NEWS RELEASE: ROANOKE Co, Va. – The morning of October 7, 2019 the Virginia State Police was notified that an unknown individual was attached to a contracted pipeline helicopter, located on Cove Hollow Road, near Route 460 in Montgomery County. Pipeline security responded at 6:40 a.m. and located a male subject which was attached by a Sleeping Dragon to the rotor mast of the helicopter. The subject was wearing a mask and refused to release himself from the helicopter. The Virginia State Police Tactical Field Force, Cut Team responded to the scene and removed the device. Galen Sol Shirman-Grabowski, 24, of Tucson, Az, was removed and arrested.
Grabowski was charged with the following:
5.1-22 – Tamper/Damage an Aircraft; felony.
18.2-422 – Prohibition of Wearing of masks in certain places; felony.
18.2-460 – Obstructing justice, without force; misdemeanor.
18.2-121 – Entering property of another for the purpose of damaging it; misdemeanor.
18.2-146 – Breaking, injuring, defacing, destroying or preventing the operation of vehicle, aircraft or boat; misdemeanor.
18.2-137 – Injuring property; misdemeanor.
Grabowski is being held without bond.
Virginia’s air quality continues to get better. The Virginia Department of Environmental Quality monitors the air in several metro areas around the state, and the numbers say it has improved a lot in the last two decades. No alerts have been issued for the Roanoke area, for instance, since 2012. And this year, for the first time since such monitoring began, the Richmond region had none. WFIR’s Evan Jones has more:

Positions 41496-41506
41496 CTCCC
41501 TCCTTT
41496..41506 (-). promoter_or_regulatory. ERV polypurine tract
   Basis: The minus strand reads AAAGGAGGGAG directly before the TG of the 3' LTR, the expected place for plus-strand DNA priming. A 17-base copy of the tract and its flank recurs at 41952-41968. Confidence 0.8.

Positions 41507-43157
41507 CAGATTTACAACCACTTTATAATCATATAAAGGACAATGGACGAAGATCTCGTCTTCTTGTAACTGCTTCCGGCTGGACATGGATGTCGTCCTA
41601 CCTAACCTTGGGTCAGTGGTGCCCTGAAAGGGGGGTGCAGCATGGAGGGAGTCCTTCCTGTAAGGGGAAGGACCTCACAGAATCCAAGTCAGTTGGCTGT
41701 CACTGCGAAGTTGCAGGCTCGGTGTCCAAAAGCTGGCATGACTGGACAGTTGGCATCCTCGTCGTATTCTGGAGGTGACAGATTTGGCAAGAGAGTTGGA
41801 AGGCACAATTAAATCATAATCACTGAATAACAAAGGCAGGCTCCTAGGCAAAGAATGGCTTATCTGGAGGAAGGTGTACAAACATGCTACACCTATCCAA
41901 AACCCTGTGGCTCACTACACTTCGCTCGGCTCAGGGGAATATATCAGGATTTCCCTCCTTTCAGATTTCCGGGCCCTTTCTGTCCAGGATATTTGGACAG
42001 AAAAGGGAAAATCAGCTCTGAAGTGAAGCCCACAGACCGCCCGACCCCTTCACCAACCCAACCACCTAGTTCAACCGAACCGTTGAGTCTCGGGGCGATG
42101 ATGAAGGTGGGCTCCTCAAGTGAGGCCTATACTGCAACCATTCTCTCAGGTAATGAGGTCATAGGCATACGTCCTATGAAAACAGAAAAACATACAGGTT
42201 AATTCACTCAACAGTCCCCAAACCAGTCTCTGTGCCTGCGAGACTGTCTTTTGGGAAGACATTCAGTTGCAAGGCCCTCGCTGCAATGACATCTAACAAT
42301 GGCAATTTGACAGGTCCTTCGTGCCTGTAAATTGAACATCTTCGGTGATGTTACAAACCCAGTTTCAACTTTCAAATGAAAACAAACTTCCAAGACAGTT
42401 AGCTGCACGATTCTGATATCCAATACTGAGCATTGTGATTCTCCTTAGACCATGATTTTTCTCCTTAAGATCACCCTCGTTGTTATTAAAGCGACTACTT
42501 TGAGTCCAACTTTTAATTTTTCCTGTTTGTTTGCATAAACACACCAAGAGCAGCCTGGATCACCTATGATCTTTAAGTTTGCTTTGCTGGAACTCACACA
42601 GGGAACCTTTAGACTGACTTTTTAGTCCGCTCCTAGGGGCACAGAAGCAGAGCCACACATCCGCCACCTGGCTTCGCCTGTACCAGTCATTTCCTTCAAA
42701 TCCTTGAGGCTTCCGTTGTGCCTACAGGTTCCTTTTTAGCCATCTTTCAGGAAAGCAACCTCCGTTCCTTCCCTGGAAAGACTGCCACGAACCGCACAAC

RICHMOND, Va. (AP) — Permits were issued Thursday for the construction and operation of four new solar projects that are expected to offset carbon dioxide emissions in the state by 459 million pounds — the equivalent of driving more than 44,000 cars for a year.
“Virginia is adopting solar technology at record rates, and we are building an economy that is cleaner and greener as a result,” Gov. Ralph Northam stated in a press release announcing the permits, issued by the Virginia Department of Environmental Quality.
The four new solar projects will produce an additional 192 megawatts of electricity. On average, 1 megawatt of solar energy can provide 190 homes with electrical power, according to the Solar Energy Industries Association.
.Danville Farm, which is being developed in Pittsylvania County by Strata Solar Development and will generate 12 megawatts of electricity.